As far as the question on 40nm vs. 28nm it really does not matter if the power is low and the performance acceptable. TSMC and GloFo both need to ramp 28nm processes.
    Reply
  • fic2 - Thursday, February 02, 2012 - link

    40nm vs 28nm matters in both power and price. Price since a lot more 28nm die can be cut from the same size wafer. Reply
  • Ammaross - Friday, February 03, 2012 - link

    "Price since a lot more 28nm die can be cut from the same size wafer."

    You may get higher yield, but at a much higher fab price. The price of chip wafers pale in comparison to the cost of running it through a 28nm process. Remember, AMD has stat monkies with real numbers at their fingertips. They've already crunched the costs into more charts than you can shake a stick at.
    Reply
  • rrohbeck - Friday, February 03, 2012 - link

    >a lot more 28nm die can be cut from the same size wafer.
    ... if your process is mature. Bulldozer showed that it isn't. You don't want high leakage/low yield CPUs in a low power/high volume environment.
    Reply
  • silverblue - Saturday, February 04, 2012 - link

    Bulldozer was on GF's first gen 32nm HKMG process. Piledriver will be on their second. Additionally, Hondo will be on a very mature 40nm TSMC process, so you can bet that it's an improvement over Brazos in some way. Reply
  • tonyn84 - Thursday, February 02, 2012 - link

    I would really like to see this kind of chip in a Transformer-style dockable tablet for Win8. ARM version defeats the purpose for me, I want to be able to have my current desktop programs installed, not have to buy them again. Reply
  • hasu - Thursday, February 02, 2012 - link

    I still like AMD and most of my machines are AMD. But AMD is not a good company to invest. For some reason, the news they release does not jive with the stock price trend. No wonder why their beta is high. Reply
  • Impulses - Thursday, February 02, 2012 - link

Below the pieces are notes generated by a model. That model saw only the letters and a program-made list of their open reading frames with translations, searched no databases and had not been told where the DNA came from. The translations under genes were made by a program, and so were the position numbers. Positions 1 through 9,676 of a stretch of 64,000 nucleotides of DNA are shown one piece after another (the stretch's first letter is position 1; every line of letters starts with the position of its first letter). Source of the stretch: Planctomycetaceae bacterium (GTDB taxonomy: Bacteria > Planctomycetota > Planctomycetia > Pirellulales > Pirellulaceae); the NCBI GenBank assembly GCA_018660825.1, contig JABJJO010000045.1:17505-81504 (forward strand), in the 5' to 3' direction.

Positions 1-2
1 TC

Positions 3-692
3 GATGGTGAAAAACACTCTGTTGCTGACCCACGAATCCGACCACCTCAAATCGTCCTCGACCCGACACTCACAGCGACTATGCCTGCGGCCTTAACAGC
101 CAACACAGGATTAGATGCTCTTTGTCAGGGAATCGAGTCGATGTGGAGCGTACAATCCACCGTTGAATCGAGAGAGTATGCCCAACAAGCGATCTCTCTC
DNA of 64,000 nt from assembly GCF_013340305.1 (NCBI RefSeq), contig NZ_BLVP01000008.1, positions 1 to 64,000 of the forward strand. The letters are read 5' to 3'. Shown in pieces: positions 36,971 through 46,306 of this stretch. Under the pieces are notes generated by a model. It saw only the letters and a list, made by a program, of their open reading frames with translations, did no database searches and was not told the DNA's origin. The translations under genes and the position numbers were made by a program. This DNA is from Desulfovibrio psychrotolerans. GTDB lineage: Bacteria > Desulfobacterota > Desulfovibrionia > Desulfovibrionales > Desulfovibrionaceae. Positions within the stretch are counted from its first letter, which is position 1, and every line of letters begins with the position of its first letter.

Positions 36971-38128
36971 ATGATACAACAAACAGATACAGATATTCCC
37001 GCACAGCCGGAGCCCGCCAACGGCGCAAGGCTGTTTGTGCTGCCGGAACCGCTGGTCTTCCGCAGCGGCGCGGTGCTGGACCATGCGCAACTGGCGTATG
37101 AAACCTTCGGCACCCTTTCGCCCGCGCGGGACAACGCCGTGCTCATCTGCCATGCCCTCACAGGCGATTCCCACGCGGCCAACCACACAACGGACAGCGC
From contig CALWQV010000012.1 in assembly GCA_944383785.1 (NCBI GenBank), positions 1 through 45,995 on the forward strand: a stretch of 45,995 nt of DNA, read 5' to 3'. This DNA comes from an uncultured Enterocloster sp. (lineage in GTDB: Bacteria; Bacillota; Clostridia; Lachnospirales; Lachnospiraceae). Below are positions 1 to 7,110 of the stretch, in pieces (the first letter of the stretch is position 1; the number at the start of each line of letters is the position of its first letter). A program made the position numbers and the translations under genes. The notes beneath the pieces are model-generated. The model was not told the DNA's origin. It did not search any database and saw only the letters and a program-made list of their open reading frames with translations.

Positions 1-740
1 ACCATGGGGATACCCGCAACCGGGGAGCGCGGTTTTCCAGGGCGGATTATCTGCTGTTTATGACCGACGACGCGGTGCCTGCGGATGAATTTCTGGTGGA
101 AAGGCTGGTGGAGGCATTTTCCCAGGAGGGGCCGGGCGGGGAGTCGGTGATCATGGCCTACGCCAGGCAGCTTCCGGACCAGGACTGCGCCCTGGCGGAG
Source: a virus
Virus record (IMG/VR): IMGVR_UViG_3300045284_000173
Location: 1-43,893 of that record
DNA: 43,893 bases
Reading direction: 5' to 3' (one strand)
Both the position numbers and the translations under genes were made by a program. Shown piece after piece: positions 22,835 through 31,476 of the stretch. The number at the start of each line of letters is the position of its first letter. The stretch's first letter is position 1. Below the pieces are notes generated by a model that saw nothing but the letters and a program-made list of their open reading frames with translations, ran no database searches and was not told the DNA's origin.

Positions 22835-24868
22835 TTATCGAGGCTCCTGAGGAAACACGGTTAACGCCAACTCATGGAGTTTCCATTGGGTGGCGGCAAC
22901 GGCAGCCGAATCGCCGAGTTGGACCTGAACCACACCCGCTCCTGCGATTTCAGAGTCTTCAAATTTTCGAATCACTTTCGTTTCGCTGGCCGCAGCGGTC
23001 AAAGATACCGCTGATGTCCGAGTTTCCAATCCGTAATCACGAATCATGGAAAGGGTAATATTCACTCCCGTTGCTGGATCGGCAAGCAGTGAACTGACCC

AMD should have shifted their focus like this five years ago... It's not exactly a recent revelation to anyone that most PCs reached a "fast enough" stage for most users years ago (hence netbooks) and that mobile devices have been outselling desktops for years. Reply
  • Ammaross - Friday, February 03, 2012 - link

    "AMD should have shifted their focus like this five years ago..."

    Why do you think they ousted their last CEO?

    I agree though, most people are happy with the performance level of a PhenomII-class chip. AMD is targeting the mainstream, which means Bulldozer is more than enough power for them to work with. Now they're just spreading it far and wide, on a cheap-to-make 40nm mature process. They've got the best on-die GPU available, which means power savings or at least grabbing the bottom half of the mobile (laptop) gaming community. I specifically by AMD-based laptops simply because an Intel GMA (even SNB on-die ones to an extent) can't compete with the Radeon chips that go into some low-price AMD laptops.
    Reply
  • Duwelon - Thursday, February 02, 2012 - link

    Peg, now, this is the first three-day weekend I've had in a year. It's not like I'm gonna have a good time - you and the kids are gonna be there. But not the Wanker wagon from Milwaukee, Peg! Please, not that. "Hondo" is gonna be on this weekend. Now, that's some of the Duke's best work. It's never on TV. I've got a blank tape already. I wanna watch "Hondo", Peg. I want a clean tape of "Hondo". Reply